BOOK REVIEW / Defrocked behind the enemy's lines: 'No More Sex War' - Neil Lyndon: Sinclair-Stevenson, 15.95 pounds; 'Sex and Sensibility' - Julie Burchill: Grafton, 5.99 pounds

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The Independent Culture
HE INTENDED it as a red rag, but Neil Lyndon's book - famous for 15 minutes about a month ago - is really a white flag. 'No more sex war,' he pleads from the bunker where he has holed up against 'the great terror' of feminism. Alas, the enemy just keeps on coming: here is Julie Burchill, armed with an acid tongue and a scattergun of epigrams, making you realise how bored we'd all be by a truce.

Lyndon subtitles his book 'The Failures of Feminism'. Certainly feminism has failed him. He blames it for thwarting Sixties idealism. He blames it for making women unhappy, and for making his own relationships with them unhappy. He even blames it for the Falklands war. He speaks of it repeatedly as a filthy 'incubus'. What he wants, he says, coming on like Lawrence in his Chatterley phase, is 'more affection, generosity, love'.

As with Lawrence, though, there is a gap between the tenderness Lyndon professes and the violence of his prose. 'That strikes me as being one of the more pustulent lines of piss in the crock of cant which is modern feminism,' he says of one argument; of another: 'I think I may strangle this woman.' His language is thick and bludgeoning: it gang-rapes metaphor, adopts a berkish tough-guy familiarity ('Shall we go on? Have you had enough?'), is in love with words like bash, nail and screw.

Lyndon is right to suggest that some separated husbands have suffered because of unfair access and maintenance arrangements, and that employers still fail to recognise the burdens on working men and women with small children. But he pushes his case into an ugly cul-de-sac - towards saying not that many wives are battered, not that many women are raped (he speaks of 'the hurly-burly grapplings of the chaise-longue' or the 'drowsy Sunday morning leg-over'), not that many children abused.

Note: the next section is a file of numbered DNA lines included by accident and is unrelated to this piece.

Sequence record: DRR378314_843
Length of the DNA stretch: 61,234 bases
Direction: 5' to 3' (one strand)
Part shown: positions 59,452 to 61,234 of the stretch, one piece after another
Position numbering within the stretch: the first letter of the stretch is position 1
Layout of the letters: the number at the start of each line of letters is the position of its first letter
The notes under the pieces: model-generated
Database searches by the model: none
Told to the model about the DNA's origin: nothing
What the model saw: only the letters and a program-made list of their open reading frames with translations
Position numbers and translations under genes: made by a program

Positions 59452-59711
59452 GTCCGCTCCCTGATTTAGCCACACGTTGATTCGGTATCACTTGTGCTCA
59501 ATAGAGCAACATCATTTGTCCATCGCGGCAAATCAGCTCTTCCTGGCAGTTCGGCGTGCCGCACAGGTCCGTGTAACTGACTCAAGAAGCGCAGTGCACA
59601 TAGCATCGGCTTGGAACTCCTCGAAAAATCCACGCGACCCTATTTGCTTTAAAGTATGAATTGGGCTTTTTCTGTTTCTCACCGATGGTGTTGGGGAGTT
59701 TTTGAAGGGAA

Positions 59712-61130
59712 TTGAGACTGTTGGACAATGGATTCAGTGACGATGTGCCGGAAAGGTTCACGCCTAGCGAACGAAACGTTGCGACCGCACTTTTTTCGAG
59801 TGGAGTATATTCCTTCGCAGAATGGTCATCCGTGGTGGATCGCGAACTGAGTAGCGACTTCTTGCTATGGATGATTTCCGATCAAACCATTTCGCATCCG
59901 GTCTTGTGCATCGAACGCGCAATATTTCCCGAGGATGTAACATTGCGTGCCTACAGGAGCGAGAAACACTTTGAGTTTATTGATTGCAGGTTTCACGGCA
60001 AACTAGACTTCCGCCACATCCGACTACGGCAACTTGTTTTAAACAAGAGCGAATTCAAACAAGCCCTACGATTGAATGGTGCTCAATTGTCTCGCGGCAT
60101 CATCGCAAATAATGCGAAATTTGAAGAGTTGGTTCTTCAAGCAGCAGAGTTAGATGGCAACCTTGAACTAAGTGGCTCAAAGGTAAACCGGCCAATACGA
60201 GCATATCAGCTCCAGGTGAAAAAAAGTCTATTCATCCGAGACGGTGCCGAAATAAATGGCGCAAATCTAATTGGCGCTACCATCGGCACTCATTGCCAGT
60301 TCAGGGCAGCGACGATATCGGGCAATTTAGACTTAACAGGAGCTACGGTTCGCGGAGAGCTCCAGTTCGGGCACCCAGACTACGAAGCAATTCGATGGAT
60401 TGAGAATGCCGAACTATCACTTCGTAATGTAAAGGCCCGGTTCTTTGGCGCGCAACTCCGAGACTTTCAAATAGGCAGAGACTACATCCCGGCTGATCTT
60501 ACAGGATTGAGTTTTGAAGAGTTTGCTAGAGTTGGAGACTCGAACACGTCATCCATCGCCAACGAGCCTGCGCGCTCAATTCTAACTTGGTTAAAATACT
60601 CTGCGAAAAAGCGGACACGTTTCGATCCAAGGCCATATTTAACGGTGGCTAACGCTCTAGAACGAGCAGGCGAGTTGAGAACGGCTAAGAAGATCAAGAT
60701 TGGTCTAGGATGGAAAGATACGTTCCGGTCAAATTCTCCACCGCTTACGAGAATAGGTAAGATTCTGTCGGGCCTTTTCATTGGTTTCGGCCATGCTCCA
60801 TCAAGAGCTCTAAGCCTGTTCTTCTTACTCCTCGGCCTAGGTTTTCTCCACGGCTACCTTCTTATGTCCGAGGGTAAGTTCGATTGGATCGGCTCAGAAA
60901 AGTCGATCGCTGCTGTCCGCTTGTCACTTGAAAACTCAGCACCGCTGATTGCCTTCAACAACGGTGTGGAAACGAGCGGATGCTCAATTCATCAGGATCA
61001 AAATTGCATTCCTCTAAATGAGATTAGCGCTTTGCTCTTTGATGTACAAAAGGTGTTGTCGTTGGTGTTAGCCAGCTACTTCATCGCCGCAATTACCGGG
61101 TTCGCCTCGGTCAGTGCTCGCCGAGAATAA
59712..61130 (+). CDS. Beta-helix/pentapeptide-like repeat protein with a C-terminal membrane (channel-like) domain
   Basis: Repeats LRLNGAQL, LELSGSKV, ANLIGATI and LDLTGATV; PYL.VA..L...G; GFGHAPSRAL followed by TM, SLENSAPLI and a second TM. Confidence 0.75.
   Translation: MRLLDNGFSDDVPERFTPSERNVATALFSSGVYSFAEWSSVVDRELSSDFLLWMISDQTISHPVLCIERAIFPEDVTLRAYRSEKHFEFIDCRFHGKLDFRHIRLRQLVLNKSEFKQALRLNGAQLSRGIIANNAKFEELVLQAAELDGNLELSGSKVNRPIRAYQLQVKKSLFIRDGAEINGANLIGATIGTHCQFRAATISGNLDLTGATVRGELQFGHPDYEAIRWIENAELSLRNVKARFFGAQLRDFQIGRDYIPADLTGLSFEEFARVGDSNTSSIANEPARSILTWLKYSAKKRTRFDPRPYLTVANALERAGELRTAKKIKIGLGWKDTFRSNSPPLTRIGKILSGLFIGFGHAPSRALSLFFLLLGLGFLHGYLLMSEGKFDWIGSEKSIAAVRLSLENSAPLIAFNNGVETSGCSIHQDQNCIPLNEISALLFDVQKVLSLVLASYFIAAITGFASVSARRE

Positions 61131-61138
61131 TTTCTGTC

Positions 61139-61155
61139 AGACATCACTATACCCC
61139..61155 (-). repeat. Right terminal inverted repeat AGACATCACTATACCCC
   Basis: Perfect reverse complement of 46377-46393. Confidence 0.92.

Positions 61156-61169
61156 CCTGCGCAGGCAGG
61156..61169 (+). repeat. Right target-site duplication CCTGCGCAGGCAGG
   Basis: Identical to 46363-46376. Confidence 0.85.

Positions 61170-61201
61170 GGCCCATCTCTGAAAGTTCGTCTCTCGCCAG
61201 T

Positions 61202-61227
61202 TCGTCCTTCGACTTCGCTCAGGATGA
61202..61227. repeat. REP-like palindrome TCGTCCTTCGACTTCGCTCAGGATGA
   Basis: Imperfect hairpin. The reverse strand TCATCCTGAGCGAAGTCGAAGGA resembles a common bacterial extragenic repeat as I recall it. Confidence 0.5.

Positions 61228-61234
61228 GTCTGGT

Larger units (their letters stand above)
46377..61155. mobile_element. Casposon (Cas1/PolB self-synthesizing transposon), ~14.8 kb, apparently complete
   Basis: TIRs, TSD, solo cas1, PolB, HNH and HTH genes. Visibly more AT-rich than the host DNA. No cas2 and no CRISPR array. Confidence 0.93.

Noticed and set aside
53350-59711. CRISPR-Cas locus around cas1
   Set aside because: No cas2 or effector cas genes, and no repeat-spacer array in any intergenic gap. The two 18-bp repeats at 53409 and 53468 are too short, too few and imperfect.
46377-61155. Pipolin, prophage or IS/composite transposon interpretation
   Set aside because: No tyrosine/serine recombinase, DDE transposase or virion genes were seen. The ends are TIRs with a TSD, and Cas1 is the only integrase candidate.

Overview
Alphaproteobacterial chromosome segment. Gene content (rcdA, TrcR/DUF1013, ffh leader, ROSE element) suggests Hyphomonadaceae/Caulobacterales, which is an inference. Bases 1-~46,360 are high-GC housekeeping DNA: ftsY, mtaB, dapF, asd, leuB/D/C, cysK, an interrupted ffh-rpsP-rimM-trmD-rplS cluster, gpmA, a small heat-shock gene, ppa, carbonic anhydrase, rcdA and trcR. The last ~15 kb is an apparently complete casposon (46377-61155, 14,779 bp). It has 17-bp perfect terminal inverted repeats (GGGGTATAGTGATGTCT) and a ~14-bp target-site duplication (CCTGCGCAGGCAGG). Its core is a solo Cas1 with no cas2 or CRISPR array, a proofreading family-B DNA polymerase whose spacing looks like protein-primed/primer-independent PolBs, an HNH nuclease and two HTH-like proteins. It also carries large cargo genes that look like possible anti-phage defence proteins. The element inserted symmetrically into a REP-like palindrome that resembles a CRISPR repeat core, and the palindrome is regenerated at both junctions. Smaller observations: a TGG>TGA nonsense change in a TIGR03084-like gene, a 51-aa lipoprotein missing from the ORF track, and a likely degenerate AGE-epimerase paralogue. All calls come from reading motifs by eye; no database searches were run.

More than once Lyndon alludes to Julie Burchill and her 'spit-flecked ravings'. But emerging from his polemic to hers is like leaving behind a padded cell for a floodlit stage. Take the opening essay in this collection, 'Where's the Beef?' Why, she asks, should women be made to feel inadequate about their bodies when men conceal the most vital statistic of all: penis size. Not all men are born equal, she says, and knocks the sexologist's convention that technique, not size, is what's important. It's a classic wind-up, designed to settle ancient scores and to send every humourless prick who reads it rushing to his tape measure.

'Men are very scared now,' Burchill writes, and she detects fear and loathing in, for example, the return of male brawn and women sex zombies in the cinema. Feminism, she thinks, is about women having 'as much fun, money and clout as the best of men'. She calls herself 'a hack' (to distance herself from the 'over-compensatory and cod-political heroics of male writers'), but what distinguishes her from other hacks is the inventiveness of her writing: the provoking bons mots ('Men and women should have sex, not relationships', 'a dinner party is a party with everything that made parties great taken out'), the acronyms, the succinctness of her hatreds.

She is often wrong - about Rushdie and his supporters, whom she slags off; about Mrs Thatcher, whom she adores; about the Sixties; about Aids. Her ra-ra-I-made-it triumphalism can get up your nose, and she sometimes interprets the Zeitgeist to mean what she and a few friends are doing (if they're having babies, everyone's having babies; if they're staying in at night, everyone's staying in at night). But we'd be the poorer without her sassy iconcoclasm.